George Herbert

(3 April 1593 – 1 March 1633 / Montgomery, Wales)

Sonnet (I) - Poem by George Herbert

My God, where is that ancient heat towards thee,
Wherewith whole showls of Martyrs once did burn,
Besides their other flames? Doth Poetry
Wear Venus livery? only serve her turn?
Why are not Sonnets made of thee? and layes
Upon thine Altar burnt? Cannot thy love
Heighten a spirit to sound out thy praise
As well as any she? Cannot thy Dove
Out-strip their Cupid easily in flight?
Or, since thy wayes are deep, and still the fame,
Will not a verse run smooth that bears thy name!
Why doth that fire, which by thy power and might
Each breast does feel, no braver fuel choose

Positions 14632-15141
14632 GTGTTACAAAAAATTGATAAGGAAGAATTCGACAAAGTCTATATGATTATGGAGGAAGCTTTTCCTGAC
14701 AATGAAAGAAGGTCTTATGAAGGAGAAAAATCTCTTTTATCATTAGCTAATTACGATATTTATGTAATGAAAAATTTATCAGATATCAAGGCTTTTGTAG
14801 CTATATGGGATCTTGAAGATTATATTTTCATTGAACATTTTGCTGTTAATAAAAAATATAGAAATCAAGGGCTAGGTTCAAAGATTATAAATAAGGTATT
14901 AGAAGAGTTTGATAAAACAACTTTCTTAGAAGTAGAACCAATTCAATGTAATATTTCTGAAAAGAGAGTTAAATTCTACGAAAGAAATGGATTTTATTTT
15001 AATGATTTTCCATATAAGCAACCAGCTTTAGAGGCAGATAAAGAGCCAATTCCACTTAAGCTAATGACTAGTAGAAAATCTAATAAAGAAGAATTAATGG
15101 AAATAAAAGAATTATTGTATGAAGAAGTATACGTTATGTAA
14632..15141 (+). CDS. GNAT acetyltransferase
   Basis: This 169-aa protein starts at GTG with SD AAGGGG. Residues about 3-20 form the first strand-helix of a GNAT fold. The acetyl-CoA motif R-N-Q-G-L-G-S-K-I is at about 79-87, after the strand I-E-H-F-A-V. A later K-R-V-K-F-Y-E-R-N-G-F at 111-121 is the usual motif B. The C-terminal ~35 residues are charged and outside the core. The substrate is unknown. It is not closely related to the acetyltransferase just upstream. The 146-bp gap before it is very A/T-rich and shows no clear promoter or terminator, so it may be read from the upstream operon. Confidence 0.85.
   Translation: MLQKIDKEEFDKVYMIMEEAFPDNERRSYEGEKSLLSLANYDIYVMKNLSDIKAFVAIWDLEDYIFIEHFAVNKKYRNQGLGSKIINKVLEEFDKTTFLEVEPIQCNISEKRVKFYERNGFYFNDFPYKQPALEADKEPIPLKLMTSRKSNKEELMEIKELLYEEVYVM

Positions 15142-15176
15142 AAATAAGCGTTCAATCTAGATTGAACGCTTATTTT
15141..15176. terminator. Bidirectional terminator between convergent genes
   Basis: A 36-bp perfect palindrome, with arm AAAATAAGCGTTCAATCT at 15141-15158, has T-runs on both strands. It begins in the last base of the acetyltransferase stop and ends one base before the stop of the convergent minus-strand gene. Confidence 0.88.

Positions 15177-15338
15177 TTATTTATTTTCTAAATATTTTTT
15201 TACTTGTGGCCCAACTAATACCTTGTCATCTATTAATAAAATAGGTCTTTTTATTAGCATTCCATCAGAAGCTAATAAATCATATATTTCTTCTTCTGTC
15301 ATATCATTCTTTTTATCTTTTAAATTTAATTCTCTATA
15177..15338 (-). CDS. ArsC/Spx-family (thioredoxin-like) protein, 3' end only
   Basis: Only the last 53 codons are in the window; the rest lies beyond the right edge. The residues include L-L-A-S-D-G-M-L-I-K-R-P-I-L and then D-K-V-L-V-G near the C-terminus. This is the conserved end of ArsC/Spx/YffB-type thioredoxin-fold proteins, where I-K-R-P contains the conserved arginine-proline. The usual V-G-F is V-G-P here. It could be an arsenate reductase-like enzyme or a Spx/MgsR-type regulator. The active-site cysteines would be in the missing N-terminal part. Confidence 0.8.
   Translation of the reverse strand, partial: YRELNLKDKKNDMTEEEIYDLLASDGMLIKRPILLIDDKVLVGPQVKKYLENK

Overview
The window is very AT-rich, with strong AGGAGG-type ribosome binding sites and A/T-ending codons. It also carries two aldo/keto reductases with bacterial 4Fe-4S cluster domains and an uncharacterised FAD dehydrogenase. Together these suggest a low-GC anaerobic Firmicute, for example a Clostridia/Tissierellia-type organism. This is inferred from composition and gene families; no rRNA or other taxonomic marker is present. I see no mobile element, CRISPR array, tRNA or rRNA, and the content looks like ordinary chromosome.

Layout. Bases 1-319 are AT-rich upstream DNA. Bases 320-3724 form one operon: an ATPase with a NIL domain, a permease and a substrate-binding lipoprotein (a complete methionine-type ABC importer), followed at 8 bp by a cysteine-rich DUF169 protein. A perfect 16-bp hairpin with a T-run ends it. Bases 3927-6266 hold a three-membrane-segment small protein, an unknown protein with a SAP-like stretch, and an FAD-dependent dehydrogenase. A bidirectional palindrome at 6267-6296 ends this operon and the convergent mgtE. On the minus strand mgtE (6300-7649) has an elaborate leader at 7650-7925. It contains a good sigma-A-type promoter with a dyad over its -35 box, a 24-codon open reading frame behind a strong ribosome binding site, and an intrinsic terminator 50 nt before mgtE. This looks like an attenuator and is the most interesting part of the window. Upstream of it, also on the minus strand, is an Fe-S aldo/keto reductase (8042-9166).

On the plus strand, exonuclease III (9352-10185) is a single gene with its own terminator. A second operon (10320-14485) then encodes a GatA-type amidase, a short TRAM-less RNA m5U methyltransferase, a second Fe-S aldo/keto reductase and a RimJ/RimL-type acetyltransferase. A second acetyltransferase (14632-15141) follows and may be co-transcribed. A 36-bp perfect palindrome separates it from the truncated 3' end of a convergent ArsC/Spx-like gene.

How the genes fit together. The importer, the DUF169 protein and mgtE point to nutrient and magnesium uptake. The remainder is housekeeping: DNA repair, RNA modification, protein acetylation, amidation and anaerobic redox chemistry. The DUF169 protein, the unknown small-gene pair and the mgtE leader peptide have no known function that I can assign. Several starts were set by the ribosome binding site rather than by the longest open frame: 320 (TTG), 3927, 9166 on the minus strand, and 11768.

Than that, which one day, Worms, may chance refuse?

Comments about Sonnet (I) by George Herbert

  • Douglas Scotney (3/1/2015 5:31:00 PM)

    life without ideals stifles poetry (Report) Reply

    0 person liked.
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  • Luis Estable (3/1/2015 12:28:00 PM)

    I am not sure if God here is God, or if the word stands for something else. The lack of knoledge by the spreaker that poetry of praise has nno been wriiten of God, and it they have been, in truth, they were not deserving of his Tall Name.

    Perhaps God here stands fopr the body or something else that I fail to see. for of course much praise has been given to God in prose and in verse.

    A good sonnet this is, and I had pleasure going through it.

    Luis Estable (Report) Reply

  • Declan White Declan White (3/1/2015 6:50:00 AM)

    Great poem, fantastic. (Report) Reply

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Read poems about / on: poetry, power, fire, god, sonnet, running

Poem Submitted: Thursday, January 1, 2004

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